National Firefighter Registry hopes to begin testing in coming months

Congress required the creation of the registry almost 4 years ago

Lone firefighter in smoke
Image from the NWCG “Wildland Firefighter Mental health” video.

The National Firefighter Registry (NFR) that is supposed to collect data on a voluntary basis to better understand the link between workplace exposures, cancer, and other chronic diseases among firefighters, hopes to begin testing the enrollment system “in the coming months,” according to an update from the leader of the Registry, Kenny Fent.

That is the gist of the message sent by Mr. Fent today, with no other significant details about the registry itself. But he announced three additions to the NFR Subcommittee, one of which is Tom Harbour, the former Director of Fire and Aviation for the US Forest Service. Three members of the Subcommittee are stepping down, including Chuck Bushey who also has a wildland fire background. Mr. Fent said the purpose of the Subcommittee is to “provide independent advice and guidance.”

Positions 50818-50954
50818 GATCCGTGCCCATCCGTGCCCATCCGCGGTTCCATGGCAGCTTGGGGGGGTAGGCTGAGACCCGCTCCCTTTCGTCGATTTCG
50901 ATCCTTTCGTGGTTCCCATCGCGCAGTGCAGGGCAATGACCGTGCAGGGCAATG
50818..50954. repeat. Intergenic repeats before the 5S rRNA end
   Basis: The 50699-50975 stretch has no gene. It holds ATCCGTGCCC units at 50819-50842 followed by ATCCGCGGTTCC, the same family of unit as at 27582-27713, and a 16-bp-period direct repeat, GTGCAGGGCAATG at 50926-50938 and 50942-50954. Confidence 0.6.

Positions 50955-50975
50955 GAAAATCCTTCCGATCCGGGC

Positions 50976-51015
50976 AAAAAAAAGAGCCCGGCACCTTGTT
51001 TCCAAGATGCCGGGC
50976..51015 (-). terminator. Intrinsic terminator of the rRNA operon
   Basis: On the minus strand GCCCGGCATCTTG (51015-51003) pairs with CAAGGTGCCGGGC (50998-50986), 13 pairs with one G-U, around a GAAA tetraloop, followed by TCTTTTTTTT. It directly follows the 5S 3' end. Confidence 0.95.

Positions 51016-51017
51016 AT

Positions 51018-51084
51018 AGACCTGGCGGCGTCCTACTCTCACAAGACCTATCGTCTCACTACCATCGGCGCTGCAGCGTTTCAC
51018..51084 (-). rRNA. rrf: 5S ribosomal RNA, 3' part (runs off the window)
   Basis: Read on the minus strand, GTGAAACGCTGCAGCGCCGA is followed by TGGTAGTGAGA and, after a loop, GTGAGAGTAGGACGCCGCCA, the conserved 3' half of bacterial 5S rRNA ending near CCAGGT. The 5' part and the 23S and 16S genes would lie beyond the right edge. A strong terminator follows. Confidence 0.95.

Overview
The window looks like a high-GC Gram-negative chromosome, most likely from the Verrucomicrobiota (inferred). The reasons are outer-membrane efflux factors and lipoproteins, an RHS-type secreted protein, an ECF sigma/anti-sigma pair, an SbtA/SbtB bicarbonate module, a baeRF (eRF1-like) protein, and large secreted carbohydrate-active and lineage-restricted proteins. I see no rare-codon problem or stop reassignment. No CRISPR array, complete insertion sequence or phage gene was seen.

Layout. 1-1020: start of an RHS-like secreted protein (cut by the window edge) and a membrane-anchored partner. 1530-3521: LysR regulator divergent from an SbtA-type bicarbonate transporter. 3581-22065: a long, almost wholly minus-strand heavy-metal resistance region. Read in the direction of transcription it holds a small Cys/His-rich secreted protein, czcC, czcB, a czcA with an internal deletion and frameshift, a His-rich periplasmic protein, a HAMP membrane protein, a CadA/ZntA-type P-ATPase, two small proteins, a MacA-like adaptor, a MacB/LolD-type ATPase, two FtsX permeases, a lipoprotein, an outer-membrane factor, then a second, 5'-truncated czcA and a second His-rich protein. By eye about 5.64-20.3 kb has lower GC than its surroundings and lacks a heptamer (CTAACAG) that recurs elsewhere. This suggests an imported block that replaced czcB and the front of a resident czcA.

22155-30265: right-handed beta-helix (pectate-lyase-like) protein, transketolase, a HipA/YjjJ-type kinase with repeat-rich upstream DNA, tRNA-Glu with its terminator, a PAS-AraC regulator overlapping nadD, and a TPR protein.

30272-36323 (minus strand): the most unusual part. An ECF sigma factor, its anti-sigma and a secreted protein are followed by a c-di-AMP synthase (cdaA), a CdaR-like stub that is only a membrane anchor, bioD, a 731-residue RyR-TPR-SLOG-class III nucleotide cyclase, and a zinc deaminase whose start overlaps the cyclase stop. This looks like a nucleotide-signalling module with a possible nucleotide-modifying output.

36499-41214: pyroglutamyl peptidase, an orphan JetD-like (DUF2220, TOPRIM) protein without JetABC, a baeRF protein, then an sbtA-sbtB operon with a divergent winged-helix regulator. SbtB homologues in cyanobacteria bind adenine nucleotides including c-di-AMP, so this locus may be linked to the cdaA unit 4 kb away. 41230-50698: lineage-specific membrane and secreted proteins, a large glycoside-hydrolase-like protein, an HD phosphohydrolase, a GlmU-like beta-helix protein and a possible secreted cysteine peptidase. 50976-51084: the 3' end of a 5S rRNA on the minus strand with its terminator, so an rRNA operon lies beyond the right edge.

Almost four years ago the Firefighter Cancer Registry Act of 2018 which passed July 7, 2018 required that the National Institute for Occupational Safety and Health (NIOSH), an agency within the Centers for Disease Control and Prevention (CDC), establish a Firefighter Cancer Registry. Firefighters on the ground have yet to see any concrete examples of the effort, other than changing the name to just “National Firefighter Registry.”

Last year Congress made another attempt to get the registry started by adding a provision into the Tim Hart Wildland Firefighter Classification and Pay Parity Act, legislation which would also accomplish several things to improve the pay and working conditions of federal wildland firefighters. (We covered that legislation in another article.) But the Tim Hart Act has not made it out of committee since it was introduced in the House October 19.